also Perak, or thereabout), comes from Po-ssi where (Persia, i. e., it it is called hu-pu-p’ o-lii was brought to China The tree is from eighty to ninety feet high, and some six or seven (feet) in The leaves are round and white on the back. It has no flowers. The tree is either “^6an» (^^)- Lean trees produce t\6 p o-lu-Ttau (or tibalm» >M^). One authority ships). circumference. «fat» [-^’ o-li (»§ H^ (J52) *”' 25- says that lean trees produce lung-nau (our abaroos camphor))), and the fat ones p’o-lii-kau into the heart of the tree (camphor balm). If one cuts out freely from the butt (i^)- The drug can be and splits it open, the oil (lit. grease) flows got also by chopping thepiecesinapit. There are other methods of extracting it». Conf. up the wood and putting Marsden’s remarks in note 2. 30' Marsden, History of Sumatra, 121, says= nThe natives, from long experience, know whether any (camphor) is contained within, by striking it (i. e., the tree) with a stick. In that case, 2) they cut it down and split it with wedges into small pieces, finding the camphire in the interstices in the state of a concrete crystallization. Some have asserted that this substance is procured, or camphire oil; but this, I it is from the old trees alone that and that in the young trees it is in a fluid state, callei meeniacapoor, 3S have good authority to pronounce a mistake. The same kind of tree does not produce the dry, transparent, and flaky substance, nor ever traders distinguish usually three difi’erent degrees of quality in it, by the names of head, belly and foot, according to its purity and whiteness, which depend upon its being more that produces the would …. fluid, The or less free from particles of the wood, and other heterogeneous matter, that mix with it in collecting, after the first large pieces are picked out. Some add a fourth sort, of extraordinary fineness, of which a few pounds only are imported to Canton in the year, and sell there at the 40 rate of two thousand dollars the pccula. 3) In a previous passage (supra, p. 156), our author mentions four varieties of camphor as it may be the same as the ts’ang-nau here coming from Borneo; one of these he calls su-nau; mentioned. See Gerini, Researches, 432 et seqq. Yu-yang-tsa-tsu, 1,8% mentions some extraordinarily fragrant camphor which was brought to (in A. D. 756) as tribute from Kiau-chi or Tongking. It was the Emperor of China Huan-tsung called lau-lung-nau and also, a^v^Tentlj, jui-lung-nau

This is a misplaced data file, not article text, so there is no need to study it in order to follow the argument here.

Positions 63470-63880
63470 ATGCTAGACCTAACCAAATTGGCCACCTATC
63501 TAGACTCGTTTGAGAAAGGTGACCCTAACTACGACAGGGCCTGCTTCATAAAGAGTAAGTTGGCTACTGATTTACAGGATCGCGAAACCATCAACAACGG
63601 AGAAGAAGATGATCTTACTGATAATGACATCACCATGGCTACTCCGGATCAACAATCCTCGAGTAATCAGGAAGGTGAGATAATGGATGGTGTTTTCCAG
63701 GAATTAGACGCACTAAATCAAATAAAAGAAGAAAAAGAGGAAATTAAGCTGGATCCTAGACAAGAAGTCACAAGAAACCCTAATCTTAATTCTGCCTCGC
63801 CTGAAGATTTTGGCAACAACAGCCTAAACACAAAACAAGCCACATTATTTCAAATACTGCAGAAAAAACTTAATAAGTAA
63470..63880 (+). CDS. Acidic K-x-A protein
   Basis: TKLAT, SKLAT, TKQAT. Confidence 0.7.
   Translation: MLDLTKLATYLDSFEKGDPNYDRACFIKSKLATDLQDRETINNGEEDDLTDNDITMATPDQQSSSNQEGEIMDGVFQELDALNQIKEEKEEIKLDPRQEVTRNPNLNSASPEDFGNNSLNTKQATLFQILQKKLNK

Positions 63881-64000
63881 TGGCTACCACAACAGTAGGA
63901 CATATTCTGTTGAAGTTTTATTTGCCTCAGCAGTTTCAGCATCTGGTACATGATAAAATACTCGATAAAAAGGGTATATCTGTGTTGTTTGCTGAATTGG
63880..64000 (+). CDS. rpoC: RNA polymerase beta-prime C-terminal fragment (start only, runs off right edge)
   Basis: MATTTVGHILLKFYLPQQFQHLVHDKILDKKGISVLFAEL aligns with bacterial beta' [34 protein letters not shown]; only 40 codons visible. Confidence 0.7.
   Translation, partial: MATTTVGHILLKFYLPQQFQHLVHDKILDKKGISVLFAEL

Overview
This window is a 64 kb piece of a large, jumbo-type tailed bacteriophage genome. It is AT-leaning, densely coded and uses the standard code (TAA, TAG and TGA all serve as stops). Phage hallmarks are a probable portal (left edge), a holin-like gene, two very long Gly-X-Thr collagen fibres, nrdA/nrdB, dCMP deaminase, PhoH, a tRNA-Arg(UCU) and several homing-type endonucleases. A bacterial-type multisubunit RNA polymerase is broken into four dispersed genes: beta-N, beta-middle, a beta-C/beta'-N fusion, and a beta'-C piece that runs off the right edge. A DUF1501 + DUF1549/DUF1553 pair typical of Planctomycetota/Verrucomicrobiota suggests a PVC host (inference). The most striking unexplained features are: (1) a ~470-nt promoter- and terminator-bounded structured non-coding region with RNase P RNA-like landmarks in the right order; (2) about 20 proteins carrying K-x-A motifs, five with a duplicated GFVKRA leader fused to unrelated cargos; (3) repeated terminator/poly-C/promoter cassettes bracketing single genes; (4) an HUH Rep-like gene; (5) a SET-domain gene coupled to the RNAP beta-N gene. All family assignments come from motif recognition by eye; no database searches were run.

HS). This